Dustin from Jacksonville, FL

Who is the best corner at jamming at the line of scrimmage you’ve seen (post 1978, of course), and who is the best receiver at getting off the jam?

Ty Law was very good at getting on receivers and standing them up at the line of scrimmage. Michael Irvin was very good at getting off jams.

Adam from Port Washington, WI

Vic, since you have covered two of what I think are top-notch coaches in today’s NFL in Tom Coughlin and Mike McCarthy, what do you see as similarities between the two that make them produce consistent winners year in and year out?

They’re similar in the ways they conduct their practices. Their practices are tightly structured and move from one period to the next with speed and crispness. They each include a lot of periods in their practices, which means they cover a lot of subject matter. Both coaches are passing-game gurus and their practices reflect it, but McCarthy does more middle-run stuff than Coughlin did when I covered him. The staple of Coughlin’s practices was the execution of the drive-sustaining possession pass. McCarthy’s pass offense looks downfield more aggressively. In covering both coaches’ practices, I felt as though I was covering something that had been rehearsed, that’s how efficiently they’re executed. Chuck Noll was a big nine-on-seven coach. It was going to dominate practice. I remember Bill Cowher for his live goal-line drills. They were brief but they sent a charge through everybody.

Nick from Appleton, WI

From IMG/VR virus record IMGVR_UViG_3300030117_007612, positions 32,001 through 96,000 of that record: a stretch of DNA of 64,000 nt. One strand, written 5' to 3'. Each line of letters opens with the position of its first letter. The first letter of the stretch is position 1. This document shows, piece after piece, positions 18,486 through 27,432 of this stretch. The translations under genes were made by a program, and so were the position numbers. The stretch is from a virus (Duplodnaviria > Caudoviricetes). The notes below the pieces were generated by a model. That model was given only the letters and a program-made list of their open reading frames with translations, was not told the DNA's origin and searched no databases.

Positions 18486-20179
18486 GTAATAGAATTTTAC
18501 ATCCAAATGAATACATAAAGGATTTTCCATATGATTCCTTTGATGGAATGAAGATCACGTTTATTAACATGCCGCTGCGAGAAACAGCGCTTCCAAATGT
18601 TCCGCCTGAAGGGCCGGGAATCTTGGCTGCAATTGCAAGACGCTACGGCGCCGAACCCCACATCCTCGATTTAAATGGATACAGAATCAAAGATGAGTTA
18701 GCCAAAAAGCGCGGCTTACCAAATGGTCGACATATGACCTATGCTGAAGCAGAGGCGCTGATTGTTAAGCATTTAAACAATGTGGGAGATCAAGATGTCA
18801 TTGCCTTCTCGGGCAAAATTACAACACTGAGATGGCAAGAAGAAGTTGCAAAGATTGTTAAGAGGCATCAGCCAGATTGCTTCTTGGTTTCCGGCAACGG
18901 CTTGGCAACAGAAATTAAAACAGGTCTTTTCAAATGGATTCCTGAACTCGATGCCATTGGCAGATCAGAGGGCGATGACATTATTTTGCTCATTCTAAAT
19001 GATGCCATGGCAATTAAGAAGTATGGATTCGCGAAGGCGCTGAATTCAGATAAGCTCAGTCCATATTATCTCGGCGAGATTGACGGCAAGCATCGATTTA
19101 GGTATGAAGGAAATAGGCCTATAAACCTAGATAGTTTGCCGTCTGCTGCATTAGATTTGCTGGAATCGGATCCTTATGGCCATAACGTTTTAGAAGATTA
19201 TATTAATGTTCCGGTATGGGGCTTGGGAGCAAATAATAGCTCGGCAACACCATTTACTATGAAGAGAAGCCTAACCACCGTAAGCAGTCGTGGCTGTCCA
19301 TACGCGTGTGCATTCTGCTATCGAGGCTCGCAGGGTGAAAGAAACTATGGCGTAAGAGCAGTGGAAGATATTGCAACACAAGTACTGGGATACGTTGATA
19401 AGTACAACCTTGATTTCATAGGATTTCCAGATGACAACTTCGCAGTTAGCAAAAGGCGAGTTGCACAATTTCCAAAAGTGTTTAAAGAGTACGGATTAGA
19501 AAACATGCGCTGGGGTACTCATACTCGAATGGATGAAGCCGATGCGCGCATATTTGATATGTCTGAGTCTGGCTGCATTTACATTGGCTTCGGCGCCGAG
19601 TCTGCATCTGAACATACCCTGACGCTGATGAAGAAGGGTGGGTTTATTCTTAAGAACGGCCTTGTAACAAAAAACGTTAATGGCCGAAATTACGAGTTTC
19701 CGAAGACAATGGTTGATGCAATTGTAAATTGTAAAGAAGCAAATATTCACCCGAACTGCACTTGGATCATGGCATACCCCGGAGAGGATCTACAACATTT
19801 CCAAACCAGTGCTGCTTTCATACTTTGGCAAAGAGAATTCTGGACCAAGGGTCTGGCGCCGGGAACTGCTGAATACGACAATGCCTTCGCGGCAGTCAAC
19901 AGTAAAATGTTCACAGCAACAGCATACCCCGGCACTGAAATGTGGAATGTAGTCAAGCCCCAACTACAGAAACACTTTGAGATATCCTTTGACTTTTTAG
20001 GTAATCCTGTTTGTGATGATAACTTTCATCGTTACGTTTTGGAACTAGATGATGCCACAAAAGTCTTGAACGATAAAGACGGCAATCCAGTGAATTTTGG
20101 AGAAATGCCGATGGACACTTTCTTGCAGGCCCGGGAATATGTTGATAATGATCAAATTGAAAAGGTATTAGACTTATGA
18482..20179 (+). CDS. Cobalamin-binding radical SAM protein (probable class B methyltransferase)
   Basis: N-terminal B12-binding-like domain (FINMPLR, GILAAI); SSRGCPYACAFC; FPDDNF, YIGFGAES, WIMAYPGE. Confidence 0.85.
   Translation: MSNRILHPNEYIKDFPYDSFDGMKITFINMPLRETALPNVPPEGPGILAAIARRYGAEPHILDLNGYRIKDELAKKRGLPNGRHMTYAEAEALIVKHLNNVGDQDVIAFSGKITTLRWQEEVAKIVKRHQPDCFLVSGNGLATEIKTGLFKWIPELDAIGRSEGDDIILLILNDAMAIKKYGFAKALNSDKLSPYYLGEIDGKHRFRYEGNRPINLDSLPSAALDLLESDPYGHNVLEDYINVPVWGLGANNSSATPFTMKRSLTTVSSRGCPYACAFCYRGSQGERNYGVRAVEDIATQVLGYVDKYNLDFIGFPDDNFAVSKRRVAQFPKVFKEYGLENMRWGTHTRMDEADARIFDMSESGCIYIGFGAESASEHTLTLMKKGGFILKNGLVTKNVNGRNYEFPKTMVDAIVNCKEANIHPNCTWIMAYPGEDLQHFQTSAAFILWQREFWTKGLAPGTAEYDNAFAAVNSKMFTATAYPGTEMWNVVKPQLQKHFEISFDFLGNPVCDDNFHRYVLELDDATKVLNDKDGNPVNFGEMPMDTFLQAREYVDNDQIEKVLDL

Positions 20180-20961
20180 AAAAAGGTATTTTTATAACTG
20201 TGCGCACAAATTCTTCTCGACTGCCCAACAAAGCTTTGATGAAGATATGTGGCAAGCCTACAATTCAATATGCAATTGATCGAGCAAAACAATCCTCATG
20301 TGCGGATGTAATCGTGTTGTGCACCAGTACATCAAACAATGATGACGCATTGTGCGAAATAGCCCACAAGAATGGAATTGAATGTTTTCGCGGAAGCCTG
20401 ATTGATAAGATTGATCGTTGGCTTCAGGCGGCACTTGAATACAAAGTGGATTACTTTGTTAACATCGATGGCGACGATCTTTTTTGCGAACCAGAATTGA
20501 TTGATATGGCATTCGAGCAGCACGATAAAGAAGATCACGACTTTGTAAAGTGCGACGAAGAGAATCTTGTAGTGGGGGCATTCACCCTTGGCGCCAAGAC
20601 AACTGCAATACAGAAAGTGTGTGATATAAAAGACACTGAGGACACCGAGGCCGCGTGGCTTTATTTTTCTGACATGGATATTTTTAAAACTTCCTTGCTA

Vic, I know practices are off limits for fans to view after training camp is over. Is that a choice by the team or something brought down by the NFL?

It’s the team’s choice and I have never known a team that allowed fans to view practices during the regular season. Some teams still allow the media to watch practice, but that’s as far as it goes. The NFL does require teams to open a portion of regular-season practices to the media.

Eric from Raleigh, NC

How do you picture the NFL in 50 years? Quarterbacks throwing for 10,000 yards in a season? The extinction of the running back position?

I wish I had the vision to know where this game is headed. Once upon a time, the forward pass was created as a game-softening measure to save the game from the brutality of running formations. Now, it’s the passing game that’s the problem and the running game is largely seen as a respite from the dangerous open-field collisions that are resulting from the passing game. Is the game about to go full circle? It’s become obvious that protecting the head is the key to football’s future, so any vision we have for the future of the game must start with the helmet and the manner in which it is used. Does the helmet get bigger or smaller? If we knew the answer to that question, I think we could get an idea of where the game is headed.

Jared from Madison, WI